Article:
Federal Health Architecture runs in the fast lane to interoperability

By Patty Enrado
03:47 PM

When the federal government gets involved, speed to market is not the first thing that comes to mind. The Federal Health Architecture (FHA), however, appears to be a game changer.

The FHA coordinates federal efforts for national healthcare IT initiatives under the Office of the National Coordinator for Health Information Technology. It brought together CIOs and business leaders of 20 federal agencies with health-related functions to build software that would enable the federal agencies and 16 private-sector entities to exchange health information and eventually become one of the building blocks to help connect to the nationwide health information network (NHIN).

“You build the software once under the FHA and agencies can use it multiple times,” explained Vish Sankaran, program director.

The FHA looked at open source and service-oriented architecture and awarded a contract to the Harris Corp. in March 2008. By September 2008, the Department of Defense, Department of Veterans Affairs and Social Security Administration had demonstrated health information exchange with 16 private-sector entities using the NHIN-Connect software. In December, the demonstration was expanded to include three more federal agencies – the Centers for Disease Control and Prevention, Indian Health Services and National Cancer Institute.

This past February, the NHIN-Connect went into limited production, with MedVirginia and the Social Security Administration exchanging health information to determine disability benefits.

The MedVirginia/SSA demonstration is the first business case that brings quantifiable value to the provider, said Debbie Somers, senior adviser to the Deputy Commissioner Office of Systems for SSA. Automating the process of accessing records in the physician office has reduced the retrieval time from up to 90 minutes to real time, she said. With SSA paying upwards of $30 per request, physicians can create an income stream without needing to invest a lot of time.

For beneficiaries, the time it takes to determine disability eligibility has been reduced from weeks to days. The ability to retrieve and analyze data from patients’ electronic health records ensures that the patient is given the “right treatment at the right location and at the appropriate cost,” Somers said.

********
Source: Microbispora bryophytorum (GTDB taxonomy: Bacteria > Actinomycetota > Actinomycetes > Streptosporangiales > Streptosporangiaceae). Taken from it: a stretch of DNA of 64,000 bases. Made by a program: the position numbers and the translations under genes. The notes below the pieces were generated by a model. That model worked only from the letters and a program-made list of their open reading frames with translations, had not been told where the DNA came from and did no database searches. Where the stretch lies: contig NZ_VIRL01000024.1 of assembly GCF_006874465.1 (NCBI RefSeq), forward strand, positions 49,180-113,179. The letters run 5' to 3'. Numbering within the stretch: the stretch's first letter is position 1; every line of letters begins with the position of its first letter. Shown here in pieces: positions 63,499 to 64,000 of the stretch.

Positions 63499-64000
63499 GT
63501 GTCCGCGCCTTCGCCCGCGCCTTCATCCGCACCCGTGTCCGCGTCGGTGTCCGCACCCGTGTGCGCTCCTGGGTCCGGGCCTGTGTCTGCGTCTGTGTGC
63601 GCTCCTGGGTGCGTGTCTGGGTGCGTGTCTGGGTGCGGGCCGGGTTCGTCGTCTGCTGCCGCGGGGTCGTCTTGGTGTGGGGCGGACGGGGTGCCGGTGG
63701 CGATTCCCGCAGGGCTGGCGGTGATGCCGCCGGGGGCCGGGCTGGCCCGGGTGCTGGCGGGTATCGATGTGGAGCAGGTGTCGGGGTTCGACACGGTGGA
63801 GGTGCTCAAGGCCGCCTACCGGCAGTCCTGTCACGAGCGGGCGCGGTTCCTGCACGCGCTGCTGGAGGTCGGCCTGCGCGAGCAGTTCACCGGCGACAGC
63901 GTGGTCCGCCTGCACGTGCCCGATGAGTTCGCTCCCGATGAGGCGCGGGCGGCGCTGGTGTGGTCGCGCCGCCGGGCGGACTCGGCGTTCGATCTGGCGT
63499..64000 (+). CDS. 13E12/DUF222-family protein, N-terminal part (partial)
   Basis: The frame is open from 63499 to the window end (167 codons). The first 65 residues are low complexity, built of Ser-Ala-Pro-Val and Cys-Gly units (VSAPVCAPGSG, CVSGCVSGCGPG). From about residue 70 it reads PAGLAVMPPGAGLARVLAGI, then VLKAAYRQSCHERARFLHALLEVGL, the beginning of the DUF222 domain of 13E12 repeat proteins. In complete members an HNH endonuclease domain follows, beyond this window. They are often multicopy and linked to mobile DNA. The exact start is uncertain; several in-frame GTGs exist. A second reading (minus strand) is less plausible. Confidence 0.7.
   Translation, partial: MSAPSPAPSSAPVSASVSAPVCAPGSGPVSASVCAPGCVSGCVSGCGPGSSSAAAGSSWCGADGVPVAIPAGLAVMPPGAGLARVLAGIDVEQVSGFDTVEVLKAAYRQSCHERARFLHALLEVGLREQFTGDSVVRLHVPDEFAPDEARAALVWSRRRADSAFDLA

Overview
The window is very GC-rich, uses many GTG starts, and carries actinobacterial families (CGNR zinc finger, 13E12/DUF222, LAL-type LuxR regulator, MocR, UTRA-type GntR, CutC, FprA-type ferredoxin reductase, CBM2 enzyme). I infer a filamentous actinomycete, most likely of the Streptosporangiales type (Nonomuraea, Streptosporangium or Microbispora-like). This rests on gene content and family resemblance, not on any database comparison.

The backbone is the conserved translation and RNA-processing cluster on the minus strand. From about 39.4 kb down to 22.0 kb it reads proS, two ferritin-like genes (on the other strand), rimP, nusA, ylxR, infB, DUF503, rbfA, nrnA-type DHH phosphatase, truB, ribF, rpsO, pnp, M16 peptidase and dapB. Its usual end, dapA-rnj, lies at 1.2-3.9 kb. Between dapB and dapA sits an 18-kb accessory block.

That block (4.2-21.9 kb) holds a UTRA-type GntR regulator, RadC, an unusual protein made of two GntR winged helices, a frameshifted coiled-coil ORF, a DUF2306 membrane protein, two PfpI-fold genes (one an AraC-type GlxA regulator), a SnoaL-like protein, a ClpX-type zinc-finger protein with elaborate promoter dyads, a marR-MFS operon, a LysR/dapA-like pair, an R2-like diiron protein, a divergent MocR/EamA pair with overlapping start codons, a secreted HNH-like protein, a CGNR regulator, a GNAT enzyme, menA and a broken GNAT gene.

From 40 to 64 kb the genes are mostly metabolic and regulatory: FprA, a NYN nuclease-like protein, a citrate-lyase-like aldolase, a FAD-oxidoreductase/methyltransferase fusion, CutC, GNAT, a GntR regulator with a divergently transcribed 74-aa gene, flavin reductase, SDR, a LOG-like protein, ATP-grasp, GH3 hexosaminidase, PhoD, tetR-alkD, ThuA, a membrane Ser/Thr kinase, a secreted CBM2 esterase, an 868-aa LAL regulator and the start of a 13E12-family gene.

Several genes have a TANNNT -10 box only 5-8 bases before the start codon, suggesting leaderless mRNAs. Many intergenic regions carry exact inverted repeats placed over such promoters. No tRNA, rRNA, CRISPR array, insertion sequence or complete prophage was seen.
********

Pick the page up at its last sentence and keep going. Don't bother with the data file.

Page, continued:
“Everyone is excited to see federal agencies coming together to collaborate,” Sankaran said. “We can all be proud of that. We expect our government to function that way.” It helps tremendously that the Obama administration, Congress, states, patients and the industry itself are aligned with the goal to improve the delivery of healthcare services, he said.

Sankaran prefers to look at FHA’s work in human terms – serving the needs of disabled citizens, wounded warriors and children with cancer – all beneficiaries of the federal agencies involved in the FHA. Putting real faces on the FHA’s goals resonates with the general public and drives greater public support, he said.

While the FHA has made significant progress in little more than a year, Sankaran said there is still much work to be done before moving from limited health information exchange production to full production. Governance, trust, policy and operational infrastructure need to be addressed, he said.

One of the biggest policy challenges involves the privacy and security of federal data, which is tightly controlled through the Federal Information Security Management Act (FISMA). The FHA must determine what to do when the Department of Defense moves federal data into the private sector. If the data is still deemed federal, FISMA must be implemented on the receiving end and required controls need to be determined – no small act, said Sankaran.

Through its healthcare IT partners, the FHA has developed the technology for health information exchange, but Sankaran emphasized that technology is first and foremost an “enabler.” The platform is for collaboration and innovation; technology is the enabler to collaborate and innovate, he said.

“Technology cannot be ahead of policy; policy will drive the technology.”